Nur-Sultan, 6 March  –Today, the United Nations Development Programme (UNDP) introduced a new Gender Social Norms Index (GSNI), which measures how social beliefs obstruct gender equality in areas like politics, work, and education. It contains data from 75 countries, covering over 80 per cent of the world’s population.

The analysis of the index suggests that a so-called “glass ceiling” affects all aspects of women’s lives – including the household – and that it is a construct of pervasive bias and prejudice against women held by both men and women worldwide. 

“Despite decades of progress closing the equality gap between men and women, 96 per cent of population in Kazakhstan hold some sort of bias against women, providing new clues to the invisible barriers women face in achieving equality”, said Yakup Beris, UNDP Resident Representative in Kazakhstan.   

According to the recent Human Development Report, gender gap in Kazakhstan is closing for basic inequalities in areas like education and health; yet, the “power gap” still exists in the political system. The national statistics shows that only 21.9 per cent of parliamentary seats are held by women, and only 11.7 per cent of women are at civil service positions in the Government of Kazakhstan. Furthermore, women in the labour market are paid less than men: in 2018, the gender pay gap in Kazakhstan was 34.2 per cent. And while women work more hours than men, this work is more likely to be unpaid care work.

As for the global perspectives, the index shows that about half of the world’s men and women feel that men make better political leaders, and over 40 per cent feel that men make better business executives and that men have more right to a job when jobs are scarce. 28 per cent think it is justified for a man to beat his wife.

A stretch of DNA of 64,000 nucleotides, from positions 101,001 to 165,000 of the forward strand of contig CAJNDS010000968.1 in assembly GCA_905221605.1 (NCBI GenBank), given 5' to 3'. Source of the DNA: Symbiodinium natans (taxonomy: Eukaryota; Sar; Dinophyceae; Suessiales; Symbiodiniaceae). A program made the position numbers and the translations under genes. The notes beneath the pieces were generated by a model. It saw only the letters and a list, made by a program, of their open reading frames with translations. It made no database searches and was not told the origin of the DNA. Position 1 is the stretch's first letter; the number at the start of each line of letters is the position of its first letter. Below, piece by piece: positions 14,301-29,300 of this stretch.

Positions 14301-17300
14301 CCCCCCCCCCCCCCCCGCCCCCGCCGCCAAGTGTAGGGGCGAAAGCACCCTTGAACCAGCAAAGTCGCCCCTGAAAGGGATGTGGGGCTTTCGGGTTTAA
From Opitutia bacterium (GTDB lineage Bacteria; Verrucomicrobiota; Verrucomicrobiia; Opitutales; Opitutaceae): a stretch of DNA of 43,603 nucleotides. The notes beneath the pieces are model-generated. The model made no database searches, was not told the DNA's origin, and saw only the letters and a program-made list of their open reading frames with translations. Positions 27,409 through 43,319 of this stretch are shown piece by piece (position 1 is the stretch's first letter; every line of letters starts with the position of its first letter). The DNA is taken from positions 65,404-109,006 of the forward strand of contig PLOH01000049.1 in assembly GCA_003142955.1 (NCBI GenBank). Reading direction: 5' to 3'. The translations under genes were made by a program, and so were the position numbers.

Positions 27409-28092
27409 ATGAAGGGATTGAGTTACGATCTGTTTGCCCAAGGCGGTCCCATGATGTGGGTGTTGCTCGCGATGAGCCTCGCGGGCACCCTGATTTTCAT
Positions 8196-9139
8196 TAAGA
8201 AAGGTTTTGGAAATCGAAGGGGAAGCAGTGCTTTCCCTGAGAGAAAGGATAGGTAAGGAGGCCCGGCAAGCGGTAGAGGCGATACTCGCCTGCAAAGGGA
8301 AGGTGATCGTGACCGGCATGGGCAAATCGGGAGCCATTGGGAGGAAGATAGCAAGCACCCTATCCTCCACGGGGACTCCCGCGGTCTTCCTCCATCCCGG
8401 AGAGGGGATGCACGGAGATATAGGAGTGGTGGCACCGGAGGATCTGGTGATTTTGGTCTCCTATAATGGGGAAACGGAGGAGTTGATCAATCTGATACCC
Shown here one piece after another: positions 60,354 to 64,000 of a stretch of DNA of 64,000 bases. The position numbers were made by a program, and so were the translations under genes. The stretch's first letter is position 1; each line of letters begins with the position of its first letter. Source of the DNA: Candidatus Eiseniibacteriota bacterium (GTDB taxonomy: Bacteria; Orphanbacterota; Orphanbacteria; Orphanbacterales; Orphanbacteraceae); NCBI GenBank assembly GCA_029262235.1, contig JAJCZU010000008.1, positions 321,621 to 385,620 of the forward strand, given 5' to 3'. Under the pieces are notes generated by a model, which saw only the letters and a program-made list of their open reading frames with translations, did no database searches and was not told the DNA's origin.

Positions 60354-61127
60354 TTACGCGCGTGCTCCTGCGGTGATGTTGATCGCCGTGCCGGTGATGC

2020 marks the 25th anniversary of the Beijing Declaration and Platform for Action (Beijing+25), the most visionary agenda on women’s empowerment to date.

UNDP is calling on governments and institutions to use a new generation of policies to change these discriminatory beliefs and practices through education, and by raising awareness and changing incentives; for instance, by using taxes to incentivize fairly sharing child-care responsibilities, or by encouraging women and girls to enter traditionally male-dominated sectors such as the armed forces and information technology.

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For more information, please contact the UNDP Communications Office in Kazakhstan by e-mail: undp.kz.media@undp.org or tel. +7 (7172) 696544 (ext. 2402, 2404).

ABOUT UNDP:

UNDP partners with people at all levels of society to help build nations that can withstand crisis, and drive and sustain the kind of growth that improves the quality of life for everyone. On the ground in some 177 countries and territories, we offer a global perspective and local insight to help empower lives and build resilient nations.

ABOUT THE GENDER SOCIAL NORMS INDEX:

The Gender Social Norms Index captures how social beliefs can obstruct gender equality along multiple dimensions— political, educational, economic and physical integrity. It is constructed based on responses to seven questions from the World Values Survey, which are used to create seven indicators. The Index is available for 75 countries, covering 81 percent of the world’s population. Trends over time are available for 31 countries covering 59 per cent of the global population.

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